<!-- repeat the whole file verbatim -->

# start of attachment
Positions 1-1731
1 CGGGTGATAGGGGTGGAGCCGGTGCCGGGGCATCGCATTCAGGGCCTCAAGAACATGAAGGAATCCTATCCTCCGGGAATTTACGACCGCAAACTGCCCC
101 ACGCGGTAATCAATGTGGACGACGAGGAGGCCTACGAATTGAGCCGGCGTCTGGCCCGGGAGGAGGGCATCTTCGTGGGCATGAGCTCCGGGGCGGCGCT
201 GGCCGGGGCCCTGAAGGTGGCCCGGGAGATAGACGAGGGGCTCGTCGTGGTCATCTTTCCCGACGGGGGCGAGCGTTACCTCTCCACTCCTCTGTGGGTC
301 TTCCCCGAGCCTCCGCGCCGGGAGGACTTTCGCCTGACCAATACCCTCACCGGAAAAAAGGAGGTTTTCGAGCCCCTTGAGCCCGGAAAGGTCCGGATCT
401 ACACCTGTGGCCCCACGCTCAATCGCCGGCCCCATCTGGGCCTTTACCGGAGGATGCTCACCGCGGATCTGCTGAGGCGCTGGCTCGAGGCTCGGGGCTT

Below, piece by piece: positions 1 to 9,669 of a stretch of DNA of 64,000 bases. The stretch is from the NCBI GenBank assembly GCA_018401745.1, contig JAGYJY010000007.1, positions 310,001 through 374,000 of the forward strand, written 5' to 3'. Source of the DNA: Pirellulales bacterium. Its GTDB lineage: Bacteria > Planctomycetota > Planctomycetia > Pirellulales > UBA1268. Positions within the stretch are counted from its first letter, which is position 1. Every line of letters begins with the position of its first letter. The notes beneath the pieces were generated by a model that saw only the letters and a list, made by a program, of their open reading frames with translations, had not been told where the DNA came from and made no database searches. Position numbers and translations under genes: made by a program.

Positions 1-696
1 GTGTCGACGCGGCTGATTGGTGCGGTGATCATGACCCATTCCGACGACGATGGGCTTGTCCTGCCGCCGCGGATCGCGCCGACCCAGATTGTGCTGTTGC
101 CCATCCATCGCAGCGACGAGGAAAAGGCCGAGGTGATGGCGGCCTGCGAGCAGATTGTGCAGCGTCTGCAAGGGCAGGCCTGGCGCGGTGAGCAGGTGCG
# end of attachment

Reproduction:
Positions 1-1731
1 CGGGTGATAGGGGTGGAGCCGGTGCCGGGGCATCGCATTCAGGGCCTCAAGAACATGAAGGAATCCTATCCTCCGGGAATTTACGACCGCAAACTGCCCC
101 ACGCGGTAATCAATGTGGACGACGAGGAGGCCTACGAATTGAGCCGGCGTCTGGCCCGGGAGGAGGGCATCTTCGTGGGCATGAGCTCCGGGGCGGCGCT
201 GGCCGGGGCCCTGAAGGTGGCCCGGGAGATAGACGAGGGGCTCGTCGTGGTCATCTTTCCCGACGGGGGCGAGCGTTACCTCTCCACTCCTCTGTGGGTC
301 TTCCCCGAGCCTCCGCGCCGGGAGGACTTTCGCCTGACCAATACCCTCACCGGAAAAAAGGAGGTTTTCGAGCCCCTTGAGCCCGGAAAGGTCCGGATCT
401 ACACCTGTGGCCCCACGCTCAATCGCCGGCCCCATCTGGGCCTTTACCGGAGGATGCTCACCGCGGATCTGCTGAGGCGCTGGCTCGAGGCTCGGGGCTT

Below, piece by piece: positions 1 to 9,669 of a stretch of DNA of 64,000 bases. The stretch is from the NCBI GenBank assembly GCA_018401745.1, contig JAGYJY010000007.1, positions 310,001 through 374,000 of the forward strand, written 5' to 3'. Source of the DNA: Pirellulales bacterium. Its GTDB lineage: Bacteria > Planctomycetota > Planctomycetia > Pirellulales > UBA1268. Positions within the stretch are counted from its first letter, which is position 1. Every line of letters begins with the position of its first letter. The notes beneath the pieces were generated by a model that saw only the letters and a list, made by a program, of their open reading frames with translations, had not been told where the DNA came from and made no database searches. Position numbers and translations under genes: made by a program.

Positions 1-696
1 GTGTCGACGCGGCTGATTGGTGCGGTGATCATGACCCATTCCGACGACGATGGGCTTGTCCTGCCGCCGCGGATCGCGCCGACCCAGATTGTGCTGTTGC
101 CCATCCATCGCAGCGACGAGGAAAAGGCCGAGGTGATGGCGGCCTGCGAGCAGATTGTGCAGCGTCTGCAAGGGCAGGCCTGGCGCGGTGAGCAGGTGCG